Model for quantifying the risk of AMR exposure via food products

June 27, 2022

In this research project funded by the Food Standards Agency (FSA), SAFOSO and AUSVET Europe developed a stochastic modelling framework to assess the risk of exposure of consumers to AMR genes through the consumption of chicken and lettuce products.  

The final report is publicly available on the FSA website:

Antimicrobial resistance (AMR) is a major global public health challenge. It is a complex issue driven by a variety of interconnected factors enabling microorganisms to survive antimicrobial treatments thus making such infections more difficult to treat. Unless urgent action is taken to reduce AMR globally, the number of deaths caused by AMR is predicted to increase to an estimated 10 million each year by 2050.

The food chains of various food products may be important transmission routes of antimicrobial resistant bacteria for humans. The current project developed a stochastic modelling framework that will help FSA to assess the risk to UK consumers with regard to AMR associated with food.

To test the adaptability of the tool to various pathogens and different food production chains, two combinations of microorganisms (E. Coli and Campylobacter spp.) in the chicken and the lettuce production chains were used.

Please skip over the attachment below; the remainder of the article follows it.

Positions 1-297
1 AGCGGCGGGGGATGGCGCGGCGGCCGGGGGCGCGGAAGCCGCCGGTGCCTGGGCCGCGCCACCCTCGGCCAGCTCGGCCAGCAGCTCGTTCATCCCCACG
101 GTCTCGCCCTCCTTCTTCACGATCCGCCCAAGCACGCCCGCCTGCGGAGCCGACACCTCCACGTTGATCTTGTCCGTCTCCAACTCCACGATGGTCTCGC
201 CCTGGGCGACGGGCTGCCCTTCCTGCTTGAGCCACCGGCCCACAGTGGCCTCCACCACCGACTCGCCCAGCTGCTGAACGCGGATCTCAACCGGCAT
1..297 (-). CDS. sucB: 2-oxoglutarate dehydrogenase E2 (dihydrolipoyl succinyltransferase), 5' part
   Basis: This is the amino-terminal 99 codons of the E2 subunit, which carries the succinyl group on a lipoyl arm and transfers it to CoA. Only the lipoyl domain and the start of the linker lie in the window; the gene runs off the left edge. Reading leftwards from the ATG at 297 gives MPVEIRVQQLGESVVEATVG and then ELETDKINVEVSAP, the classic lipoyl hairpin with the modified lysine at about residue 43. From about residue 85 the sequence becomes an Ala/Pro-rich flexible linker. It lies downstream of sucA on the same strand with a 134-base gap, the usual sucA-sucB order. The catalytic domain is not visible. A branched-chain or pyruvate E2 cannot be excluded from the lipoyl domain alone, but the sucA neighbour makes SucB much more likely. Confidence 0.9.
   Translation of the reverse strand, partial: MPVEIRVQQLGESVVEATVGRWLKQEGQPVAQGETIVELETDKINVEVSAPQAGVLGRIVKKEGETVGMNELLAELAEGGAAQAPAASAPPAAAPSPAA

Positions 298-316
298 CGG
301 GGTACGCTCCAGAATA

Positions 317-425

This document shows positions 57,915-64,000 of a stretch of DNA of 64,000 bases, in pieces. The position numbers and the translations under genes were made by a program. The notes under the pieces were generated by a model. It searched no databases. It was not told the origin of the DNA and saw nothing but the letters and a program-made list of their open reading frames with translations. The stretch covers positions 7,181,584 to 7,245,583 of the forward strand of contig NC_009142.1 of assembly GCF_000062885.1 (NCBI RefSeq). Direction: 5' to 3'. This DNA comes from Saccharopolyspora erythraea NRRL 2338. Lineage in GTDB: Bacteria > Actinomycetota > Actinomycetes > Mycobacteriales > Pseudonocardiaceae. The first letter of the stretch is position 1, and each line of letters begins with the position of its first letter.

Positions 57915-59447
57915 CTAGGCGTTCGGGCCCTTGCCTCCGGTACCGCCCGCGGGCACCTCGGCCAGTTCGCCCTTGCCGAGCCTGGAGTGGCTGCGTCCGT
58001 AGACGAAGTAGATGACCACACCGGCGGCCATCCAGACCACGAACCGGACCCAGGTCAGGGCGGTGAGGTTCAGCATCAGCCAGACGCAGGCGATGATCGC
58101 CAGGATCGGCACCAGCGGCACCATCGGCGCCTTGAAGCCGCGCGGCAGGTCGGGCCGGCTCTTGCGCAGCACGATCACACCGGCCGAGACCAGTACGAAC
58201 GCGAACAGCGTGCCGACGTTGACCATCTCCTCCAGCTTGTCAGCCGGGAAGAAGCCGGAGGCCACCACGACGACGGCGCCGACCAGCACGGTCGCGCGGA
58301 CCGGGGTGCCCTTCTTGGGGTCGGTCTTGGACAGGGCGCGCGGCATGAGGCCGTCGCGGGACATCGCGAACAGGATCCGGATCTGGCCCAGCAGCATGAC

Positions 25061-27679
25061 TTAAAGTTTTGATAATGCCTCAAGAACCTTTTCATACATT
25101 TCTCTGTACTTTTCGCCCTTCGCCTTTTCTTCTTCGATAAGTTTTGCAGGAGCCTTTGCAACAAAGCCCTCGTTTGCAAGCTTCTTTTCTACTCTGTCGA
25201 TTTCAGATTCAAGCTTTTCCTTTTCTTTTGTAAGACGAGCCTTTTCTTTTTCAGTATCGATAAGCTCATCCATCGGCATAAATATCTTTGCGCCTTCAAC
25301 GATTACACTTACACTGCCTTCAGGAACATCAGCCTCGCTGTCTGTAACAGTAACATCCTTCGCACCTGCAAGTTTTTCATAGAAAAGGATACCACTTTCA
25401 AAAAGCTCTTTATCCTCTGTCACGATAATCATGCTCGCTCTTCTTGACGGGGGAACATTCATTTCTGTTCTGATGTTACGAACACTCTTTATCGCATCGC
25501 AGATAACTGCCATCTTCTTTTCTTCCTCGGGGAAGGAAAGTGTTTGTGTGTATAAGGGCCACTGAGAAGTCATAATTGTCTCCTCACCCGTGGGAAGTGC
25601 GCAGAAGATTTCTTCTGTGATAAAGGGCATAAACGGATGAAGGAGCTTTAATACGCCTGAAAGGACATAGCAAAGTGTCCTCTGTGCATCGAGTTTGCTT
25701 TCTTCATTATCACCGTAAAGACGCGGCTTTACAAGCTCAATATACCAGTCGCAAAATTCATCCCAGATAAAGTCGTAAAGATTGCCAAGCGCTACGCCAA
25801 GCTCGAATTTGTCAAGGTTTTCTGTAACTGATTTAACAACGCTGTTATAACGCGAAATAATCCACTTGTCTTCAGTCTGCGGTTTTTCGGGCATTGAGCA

The results showed that the model outputs were consistent with the existing scientific literature and therefore that the model provided reliable results. One of the major strengths of the tool is its adaptability and flexibility to test new microorganisms and to change aspects of the food value chains. During the development of the tool, it was clear that there was scarce availability of data for some of variables used, especially for a number of AMR-related parameters. Future studies should focus on improving the availability of data on these parameters to obtain more accurate outputs from the tool, particularly for antimicrobial-resistant microorganisms.

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